- Bowling for Columbine and Fahrenheit 9/11 filmmaker Michael Moore, currently working on an exposé of the American pharmaceutical industry, has become Big Pharma’s early 21st-century boogeyman.
El Chupacabra Michael Moore vs. Big Pharma: How the Fahrenheit 9/11 filmmaker has become an ‘urban legend’
The 21st century keeps getting weirder and weirder: How has Oscar-winning documentary filmmaker Michael Moore (Bowling for Columbine, 2002) evolved into the 2000s’ El Chupacabra?
However bizarre, the answer is actually not at all complicated.
The curious case of Michael Moore is a direct result of U.S.-based pharmaceutical industry (a.k.a. Big Pharma) leaders being terrified that in his upcoming documentary, Sicko, Moore will depict them and their products in the same way that he depicted U.S. President George W. Bush and his products in this year’s epoch-making blockbuster Fahrenheit 9/11.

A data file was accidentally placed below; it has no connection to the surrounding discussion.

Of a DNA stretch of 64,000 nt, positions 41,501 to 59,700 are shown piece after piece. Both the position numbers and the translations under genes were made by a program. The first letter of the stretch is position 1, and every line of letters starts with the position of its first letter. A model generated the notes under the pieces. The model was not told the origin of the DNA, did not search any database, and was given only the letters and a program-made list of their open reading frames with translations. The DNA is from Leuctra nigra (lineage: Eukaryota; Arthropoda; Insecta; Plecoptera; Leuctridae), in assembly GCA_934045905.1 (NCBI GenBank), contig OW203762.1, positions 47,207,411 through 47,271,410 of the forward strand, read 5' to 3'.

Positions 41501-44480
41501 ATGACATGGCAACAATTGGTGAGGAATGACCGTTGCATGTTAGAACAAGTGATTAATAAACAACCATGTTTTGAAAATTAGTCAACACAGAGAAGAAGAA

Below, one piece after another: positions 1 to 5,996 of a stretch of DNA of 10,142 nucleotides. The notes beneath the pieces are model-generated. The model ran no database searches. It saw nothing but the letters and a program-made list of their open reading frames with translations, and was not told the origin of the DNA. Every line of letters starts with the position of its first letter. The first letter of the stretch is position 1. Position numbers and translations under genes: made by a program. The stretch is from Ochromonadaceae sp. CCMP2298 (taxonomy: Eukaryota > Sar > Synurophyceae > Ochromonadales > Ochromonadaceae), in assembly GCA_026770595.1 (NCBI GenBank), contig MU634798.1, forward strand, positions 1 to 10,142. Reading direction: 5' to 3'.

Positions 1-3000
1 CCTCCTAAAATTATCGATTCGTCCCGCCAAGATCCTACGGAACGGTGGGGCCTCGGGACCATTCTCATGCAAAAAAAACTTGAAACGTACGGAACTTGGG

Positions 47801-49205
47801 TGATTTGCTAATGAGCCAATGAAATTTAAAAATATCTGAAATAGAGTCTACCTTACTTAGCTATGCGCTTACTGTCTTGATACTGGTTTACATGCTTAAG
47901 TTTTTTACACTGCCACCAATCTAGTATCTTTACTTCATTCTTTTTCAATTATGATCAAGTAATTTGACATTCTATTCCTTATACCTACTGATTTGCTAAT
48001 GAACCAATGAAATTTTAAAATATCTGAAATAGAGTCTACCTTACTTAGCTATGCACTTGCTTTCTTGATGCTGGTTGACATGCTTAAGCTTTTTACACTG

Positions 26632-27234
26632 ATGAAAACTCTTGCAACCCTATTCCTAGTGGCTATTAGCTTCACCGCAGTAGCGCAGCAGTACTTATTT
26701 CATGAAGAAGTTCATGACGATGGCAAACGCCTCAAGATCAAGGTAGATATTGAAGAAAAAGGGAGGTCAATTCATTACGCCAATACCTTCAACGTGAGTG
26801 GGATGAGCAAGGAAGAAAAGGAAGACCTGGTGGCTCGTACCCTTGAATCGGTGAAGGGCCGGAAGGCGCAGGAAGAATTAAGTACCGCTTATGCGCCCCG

Employees of some pharmaceutical corporations have been warned that El Chupacabra from Flint, Michigan, may come and get them any day now.
The Los Angeles Times quotes Rachel Bloom, executive director of corporate communications at AstraZeneca, based in Wilmington, Delaware, as saying, “We have six business centers nationwide, all of which report ‘sightings.’ Michael Moore is becoming an urban legend.”
Sicko box office
It opened the following month in the United States, grossing $24.5 million at the domestic box office. For comparison’s sake, Fahrenheit 9/11 collected $119.2 million while Bowling for Columbine took in $21.6 million.
“El Chupacabra” endnotes
Michael Moore Sicko image: Lionsgate | The Weinstein Company.
“El Chupacabra: How Michael Moore Became an ‘Urban Legend’” last updated in September 2021.